By Ray Stern
By Ray Stern
By New Times
By Amy Silverman
By Stephen Lemons
By Stephen Lemons
By Monica Alonzo
By Chris Parker
Two men in blue FBI tee shirts pointed automatic weapons at the windshield of his Toyota Land Cruiser; six more agents surrounded the vehicle. And because Kingman froze a bit too well, so stung with disbelief that he didn't hear the order to get out of the truck, he had a pistol stuck in his ear through the open driver's side window.
It was December 17, 1992, and Kingman, 41, was arrested for trafficking in stolen art. The art in question was a painting called "La Mujer (Woman)," that had been stolen in New York nine years earlier. Ironically, it was not even a real Picasso, but a copy of a painting that art experts think was a fake in the first place.
The men who were arrested with Kingman, Alfred Vincent Mauriello, 66, and his son Stephen Vincent Mauriello, 41, were Las Vegas bookies who had been given the painting as payment for a gambling debt. They'd spent years trying to find someone to tell them it was worth something.
The Mauriellos were referred to Kingman by a mutual acquaintance who remembered that Kingman was friends with an art broker who had once sold a Picasso painting.
But none of them knew a damned thing about art. Nor did the FBI, which knew where the painting came from, but didn't bother to do enough legwork to find out it was a fake. Instead, they staged a sting operation too hokey for a TV movie of the week. Kingman and the Mauriellos walked into it, anyway.
Kingman knew the painting could have been stolen, but he thought he was helping to legally return it to an insurance company. The insurance company examiners he'd arranged to meet that day, however, were undercover FBI agents.
"When I was arrested, the FBI said they weren't sure if I was a victim or a suspect," Kingman says.
After the Feds realized that the painting was a fake, they dropped the charges against Kingman. The Maricopa County Attorney's Office gladly picked them up, charging Kingman with theft and possession of stolen property. The painting, after all, was stolen and it was in Kingman's truck. And regardless of his intentions and the circumstances of his involvement, the law's the law.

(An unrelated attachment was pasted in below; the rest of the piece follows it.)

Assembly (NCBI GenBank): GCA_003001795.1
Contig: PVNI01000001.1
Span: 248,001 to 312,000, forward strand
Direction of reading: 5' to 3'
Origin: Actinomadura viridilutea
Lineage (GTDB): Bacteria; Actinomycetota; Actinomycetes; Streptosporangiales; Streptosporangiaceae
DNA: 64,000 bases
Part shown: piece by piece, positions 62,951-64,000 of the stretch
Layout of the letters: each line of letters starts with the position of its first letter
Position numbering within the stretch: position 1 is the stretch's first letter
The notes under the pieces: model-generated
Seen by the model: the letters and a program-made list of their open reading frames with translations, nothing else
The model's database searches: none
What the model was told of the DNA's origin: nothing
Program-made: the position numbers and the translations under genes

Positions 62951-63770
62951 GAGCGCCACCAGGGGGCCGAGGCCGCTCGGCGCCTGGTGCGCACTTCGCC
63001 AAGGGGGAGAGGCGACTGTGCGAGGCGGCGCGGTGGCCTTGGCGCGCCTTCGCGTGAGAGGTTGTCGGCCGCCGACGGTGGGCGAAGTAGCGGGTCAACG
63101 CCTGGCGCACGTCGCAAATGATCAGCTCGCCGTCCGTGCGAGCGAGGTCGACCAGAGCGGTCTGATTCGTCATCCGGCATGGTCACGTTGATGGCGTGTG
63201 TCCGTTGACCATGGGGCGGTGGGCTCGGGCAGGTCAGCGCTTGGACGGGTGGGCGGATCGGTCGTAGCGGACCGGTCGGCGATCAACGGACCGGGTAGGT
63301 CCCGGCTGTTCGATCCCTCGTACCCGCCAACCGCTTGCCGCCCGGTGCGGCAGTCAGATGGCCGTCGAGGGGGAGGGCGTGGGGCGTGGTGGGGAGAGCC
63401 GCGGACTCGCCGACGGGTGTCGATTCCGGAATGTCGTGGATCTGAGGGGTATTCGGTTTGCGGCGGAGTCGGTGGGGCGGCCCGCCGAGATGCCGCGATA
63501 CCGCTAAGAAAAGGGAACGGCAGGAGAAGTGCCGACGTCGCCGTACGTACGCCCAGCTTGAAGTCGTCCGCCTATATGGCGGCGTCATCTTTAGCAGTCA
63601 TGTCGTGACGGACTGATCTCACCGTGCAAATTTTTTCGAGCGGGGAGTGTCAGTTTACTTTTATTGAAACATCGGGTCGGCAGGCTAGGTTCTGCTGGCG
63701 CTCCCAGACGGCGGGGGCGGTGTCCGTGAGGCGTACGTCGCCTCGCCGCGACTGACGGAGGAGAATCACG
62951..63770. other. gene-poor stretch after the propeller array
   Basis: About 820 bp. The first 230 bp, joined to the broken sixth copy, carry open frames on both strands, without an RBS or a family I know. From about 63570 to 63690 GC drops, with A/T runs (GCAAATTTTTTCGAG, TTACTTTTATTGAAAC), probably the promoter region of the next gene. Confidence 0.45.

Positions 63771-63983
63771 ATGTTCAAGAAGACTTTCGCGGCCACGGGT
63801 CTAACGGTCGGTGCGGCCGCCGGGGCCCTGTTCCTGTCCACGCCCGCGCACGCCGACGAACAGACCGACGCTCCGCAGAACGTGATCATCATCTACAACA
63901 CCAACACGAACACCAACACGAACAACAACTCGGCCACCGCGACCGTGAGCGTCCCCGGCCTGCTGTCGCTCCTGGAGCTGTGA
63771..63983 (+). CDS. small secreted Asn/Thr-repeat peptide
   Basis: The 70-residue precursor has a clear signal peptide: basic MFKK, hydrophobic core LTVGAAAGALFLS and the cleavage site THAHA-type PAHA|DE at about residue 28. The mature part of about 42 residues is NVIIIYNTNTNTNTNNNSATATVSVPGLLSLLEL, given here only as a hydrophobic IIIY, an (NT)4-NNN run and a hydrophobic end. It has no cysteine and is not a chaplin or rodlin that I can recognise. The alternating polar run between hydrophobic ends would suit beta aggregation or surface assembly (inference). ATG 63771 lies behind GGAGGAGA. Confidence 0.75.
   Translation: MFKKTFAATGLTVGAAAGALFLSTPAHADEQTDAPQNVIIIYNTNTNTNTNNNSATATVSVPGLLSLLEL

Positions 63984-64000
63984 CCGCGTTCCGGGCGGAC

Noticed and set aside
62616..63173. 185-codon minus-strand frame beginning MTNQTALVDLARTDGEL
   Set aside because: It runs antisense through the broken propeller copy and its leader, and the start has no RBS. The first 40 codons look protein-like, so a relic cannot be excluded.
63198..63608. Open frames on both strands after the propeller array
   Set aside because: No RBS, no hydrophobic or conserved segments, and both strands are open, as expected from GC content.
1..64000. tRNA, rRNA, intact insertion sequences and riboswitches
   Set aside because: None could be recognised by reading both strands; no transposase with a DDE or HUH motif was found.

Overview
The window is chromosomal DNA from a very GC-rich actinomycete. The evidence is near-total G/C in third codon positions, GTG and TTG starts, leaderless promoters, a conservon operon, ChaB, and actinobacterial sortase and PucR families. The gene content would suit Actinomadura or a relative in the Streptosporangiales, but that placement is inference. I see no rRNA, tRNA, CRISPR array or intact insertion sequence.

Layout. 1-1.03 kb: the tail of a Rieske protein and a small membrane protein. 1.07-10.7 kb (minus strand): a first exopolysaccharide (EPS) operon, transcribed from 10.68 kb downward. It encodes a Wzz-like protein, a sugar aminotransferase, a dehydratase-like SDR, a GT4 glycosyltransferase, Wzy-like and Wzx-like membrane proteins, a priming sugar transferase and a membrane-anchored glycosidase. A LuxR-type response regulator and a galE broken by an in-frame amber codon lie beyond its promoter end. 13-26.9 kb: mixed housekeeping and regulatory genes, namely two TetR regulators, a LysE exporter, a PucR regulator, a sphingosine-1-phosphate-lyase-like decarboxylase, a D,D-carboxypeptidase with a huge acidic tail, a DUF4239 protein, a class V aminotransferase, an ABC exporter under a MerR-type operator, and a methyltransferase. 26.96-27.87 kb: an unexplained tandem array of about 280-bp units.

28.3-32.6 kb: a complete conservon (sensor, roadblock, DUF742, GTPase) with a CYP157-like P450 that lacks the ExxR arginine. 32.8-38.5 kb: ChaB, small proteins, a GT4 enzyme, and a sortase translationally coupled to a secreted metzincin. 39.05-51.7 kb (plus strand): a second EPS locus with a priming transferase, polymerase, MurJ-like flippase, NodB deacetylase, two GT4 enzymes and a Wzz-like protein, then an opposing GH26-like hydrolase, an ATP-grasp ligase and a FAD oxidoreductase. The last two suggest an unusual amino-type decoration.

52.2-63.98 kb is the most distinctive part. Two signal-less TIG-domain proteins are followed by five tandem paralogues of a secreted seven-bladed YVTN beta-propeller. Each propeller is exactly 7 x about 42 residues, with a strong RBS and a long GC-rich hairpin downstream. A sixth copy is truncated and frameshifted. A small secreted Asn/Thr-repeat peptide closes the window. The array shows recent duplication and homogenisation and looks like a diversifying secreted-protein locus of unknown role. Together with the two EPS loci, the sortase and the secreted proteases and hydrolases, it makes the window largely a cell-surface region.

Kingman is no stranger to bad luck. He'd started out, 20 years ago, as a promising fastball pitcher for the Oakland A's, until he threw for a record-breaking losing streak that didn't end when his baseball career did. Kingman then blew a job, his reputation and all his money when he committed a no-brainer felony. The only job he could get after that was as manager of a Circle K store, which he lost last week when they found out about his continuing legal problems. Now he's looking at a possible 12 years in jail.
@body:Brian Kingman is a lanky six-footer with a receding red hairline, but he still looks like an athlete because he still runs five or six miles a day to clear his head. He's got a standard athlete's mustache and a standard pro baseball drawl. But there's a "who cares" tone to his voice, as if he's resigned himself to thinking up a joke about whatever trouble is bearing down on him next.
"I just don't get embarrassed anymore," he says, and the only thing he seems to be afraid of is the wrath of his wife, Dianne. He wonders how much more of his trouble she'll put up with.
Kingman grew up in Los Angeles, and, in 1975, just before he graduated from the University of California at Santa Barbara, he was drafted as a free agent by the Oakland A's. After five years in the minor leagues, he came up to the show in 1979, dazzling sportswriters with his "stuff," as they referred to it, his baffling overhand curveball and his blistering fastball.
But he always seemed to be on the losing side of the game, and in 1980, he set a yet-unbroken record that was significant enough to immortalize him on a Trivial Pursuit card.
Kingman is the last big-league pitcher to lose 20 games in one season. Never mind that he had a lower earned run average than three-quarters of the pitchers in the majors, and that the pitcher with the next-lowest ERA was a 20-game winner. Through bad luck and poor offense, he was a regular loser.
"You have to be pretty good to lose 20 games," Kingman says, deadpan. Indeed, a bad pitcher wouldn't be given that many chances. And even though he redeemed himself the next season by pitching a shutout in his first complete game, even though he made the cover of Sports Illustrated, he is remembered only for his losing stats.
Kingman had a quarrelsome relationship with A's manager Billy Martin, who never won the Nobel Prize for Human Relations, either. And so as sportswriters scratched their heads and wondered how someone so good could do so badly, Oakland traded Kingman to the Boston Red Sox in 1983, and immediately after spring training, the Red Sox traded him to the San Francisco Giants. He started the season with the Triple-A Phoenix Giants, since renamed the Firebirds, got called up to the majors for three games, and then was sent back to Phoenix. The next year he hurt his back. And since he'd had his fill of losing--something no athlete has much stomach for--he retired.